The answer is obvious if you’ve ever heard of language families. These are groups of related languages that descend from a common base language. Six of the languages we offer are Germanic languages, namely English, German, Dutch, Danish, Swedish and Norwegian, whereby the Scandinavian languages are more similar still to each other. The second major language family on offer at Babbel are the Romance languages: Spanish, Portuguese, French and Italian, for example. The languages within a language family have much in common. For example, time expressions sound similar in related languages. Moreover, close linguistic relationships are often also reflected in grammatical rules and concepts.
What implications does this have for learning a foreign language and the courses offered by Babbel?
We generally create new courses for target languages in German and then adapt them for the other six languages in which we offer courses. We ensure that translations and adaptations remain as close as possible to the target language. This means that as many related words and similar sentence structures as possible are used. It is commonly true that the more similar the language you already speak is to the language you are learning, the faster you will understand the rules and relationships. If you are learning a language that belongs to the same language family as your native tongue, you will often require fewer additional explanations than someone whose mother tongue belongs to a different language family.
How we tailor the Babbel courses to your native language
Here is an example: the distinction between the verbs “pouvoir ” and “savoir” is not as obvious to a German speaker learning French as to an Italian. This is because in Italian there is a correlation with “potere” and “sapere”, whereas both verbs translate to the same word in German, namely “können” (can / may). The explanations of when to use “pouvoir” (when something is allowed or possible) and when to use “savoir” (more “know, be acquainted with, be able”) are simply omitted in the French courses for Italian speakers. However, the individual verb forms “savoir ” and “pouvoir” must of course be practiced by all French learners alike.
Conversely, we sometimes need to add explanations to the translations of the version for German speakers for other languages. For example, German speakers are accustomed to inflecting verbs: “ich bin, du bist, er/sie/es ist…” (“I am, you are, he/she/it is…”). Thus we do not specifically point out that there is a separate verb form for each personal pronoun when introducing “être” (to be) in the French course for German speakers. Swedish speakers, who use the same verb form for all personal pronouns – “jag är, du är, han/hon/den/det är…”, are given an additional explanation as follows:
Can you see the difference? Although German and French do not belong to the same language family, they are very similar in this respect. If you want to make learning easy, try some of our “true friends” courses! There you will find words and phrases in your target language that are probably already familiar to you from your native language. You want to avoid pitfalls? Then take a look at the latest “false friends” courses for Polish. They will help you to avoid mixing up terms that sound similar to words in your native language but mean something completely different.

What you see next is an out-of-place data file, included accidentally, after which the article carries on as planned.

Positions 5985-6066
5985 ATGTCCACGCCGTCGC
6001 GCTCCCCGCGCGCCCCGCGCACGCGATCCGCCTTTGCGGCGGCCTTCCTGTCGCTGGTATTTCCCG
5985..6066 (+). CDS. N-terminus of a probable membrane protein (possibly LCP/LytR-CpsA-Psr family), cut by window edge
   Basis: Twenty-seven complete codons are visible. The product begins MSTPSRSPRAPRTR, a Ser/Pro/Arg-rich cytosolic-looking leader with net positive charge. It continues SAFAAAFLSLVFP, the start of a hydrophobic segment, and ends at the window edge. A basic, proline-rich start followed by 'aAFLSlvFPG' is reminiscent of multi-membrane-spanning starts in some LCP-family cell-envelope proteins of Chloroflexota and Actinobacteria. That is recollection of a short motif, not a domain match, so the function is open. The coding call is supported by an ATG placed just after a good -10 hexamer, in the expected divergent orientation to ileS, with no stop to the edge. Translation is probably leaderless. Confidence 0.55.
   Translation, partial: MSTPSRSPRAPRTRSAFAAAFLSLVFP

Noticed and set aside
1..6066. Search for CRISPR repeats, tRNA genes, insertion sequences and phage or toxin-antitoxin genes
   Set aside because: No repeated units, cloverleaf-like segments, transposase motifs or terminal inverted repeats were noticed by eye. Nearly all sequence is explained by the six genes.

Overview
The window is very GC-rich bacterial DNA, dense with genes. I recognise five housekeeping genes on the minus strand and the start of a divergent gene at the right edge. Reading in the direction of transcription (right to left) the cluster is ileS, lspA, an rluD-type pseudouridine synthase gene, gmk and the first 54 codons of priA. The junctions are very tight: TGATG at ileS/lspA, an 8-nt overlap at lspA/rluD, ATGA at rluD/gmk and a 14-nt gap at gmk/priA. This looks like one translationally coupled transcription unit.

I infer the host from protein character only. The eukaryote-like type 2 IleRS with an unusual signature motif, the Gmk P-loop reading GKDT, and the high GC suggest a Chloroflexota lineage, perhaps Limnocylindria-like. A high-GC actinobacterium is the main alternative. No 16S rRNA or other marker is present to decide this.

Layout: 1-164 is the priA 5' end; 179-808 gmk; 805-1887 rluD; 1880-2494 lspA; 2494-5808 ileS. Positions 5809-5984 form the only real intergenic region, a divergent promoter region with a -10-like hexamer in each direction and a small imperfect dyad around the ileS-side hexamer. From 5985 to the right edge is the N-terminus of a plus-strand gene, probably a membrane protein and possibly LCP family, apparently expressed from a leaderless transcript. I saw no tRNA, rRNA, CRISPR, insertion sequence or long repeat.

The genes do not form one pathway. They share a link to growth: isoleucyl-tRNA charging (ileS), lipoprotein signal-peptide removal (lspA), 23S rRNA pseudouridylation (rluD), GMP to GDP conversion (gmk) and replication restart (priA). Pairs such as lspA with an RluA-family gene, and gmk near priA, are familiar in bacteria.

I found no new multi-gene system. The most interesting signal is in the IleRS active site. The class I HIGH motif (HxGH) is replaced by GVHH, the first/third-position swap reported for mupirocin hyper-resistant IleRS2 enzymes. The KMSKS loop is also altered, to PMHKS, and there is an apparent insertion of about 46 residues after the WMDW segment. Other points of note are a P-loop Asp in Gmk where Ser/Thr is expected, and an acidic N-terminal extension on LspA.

Have fun learning languages!
At the occasion of the International Francophonie Day which is celebrated everywhere around the world today, we conducted a little research about the French language and found out some astonishing facts which we wanted to share with you.
French is one of the very few languages spoken all over the world, ranked the sixth most widely spoken language after Mandarin Chinese, English, Hindi, Spanish and Arabic. There are currently over 220 million French speakers worldwide.
In Europe, the largest populations of French speakers are essentially to be found in Belgium, Switzerland and Luxembourg. French is Europe’s second most widely spoken mother tongue, after German but ahead of English.
French is the second most widely learned foreign language in the world, together with English, it is taught as a foreign language in the education systems of most countries around the world. At Babbel it is one of the most demanded learning language among our learners, and it keeps growing, along with our French team, which will keep you posted with upcoming new French courses!
As today is International Mother Language Day, we wondered if it was possible to find the answer to a simple question – how many living languages are actually spoken around the world? Well, the most extensive source we could find is Ethnologue (published by SIL International). It maps the world’s languages and, as of 2013, includes 7,105 distinct languages. In 2009, by the way, only 6,912 living languages were listed. You can browse the maps on Ethnologue to see the different statistics for continents and regions. For example, there are only about 284 languages in Europe, whereas in Asia alone the website lists 2,304 separate languages.
Dialects are not to be confused with languages. A dialect is a variation of a language which differs from the so-called standard language in its pronunciation, vocabulary and grammar. If you want to learn more about dialects (and the differences between dialects and accents) check out our interview with actor and dialect coach Robert Easton from 2008. Robert was Al Pacino’s personal “Cuban-accent-coach” in “Scarface”!
As with languages and dialects, there’s also a distinction between dialects and accents. Check out the speech accent archive which is a compilation of almost 1,000 speech samples from all around the world. With all speakers reading the same English text, you’re able to hear just how much accents vary, even within a single English-speaking country. Just browse the world map and click on the flag corresponding to the location where the text was recorded.
By the way, be proud of your accent, it can be a great aphrodisiac! CNN compiled a list of the 12 sexiest accents on the planet. And anyway, if you don’t like your own accent, Babbel‘s voice-recognition tool and many prononciation exercices might just be able to help you out.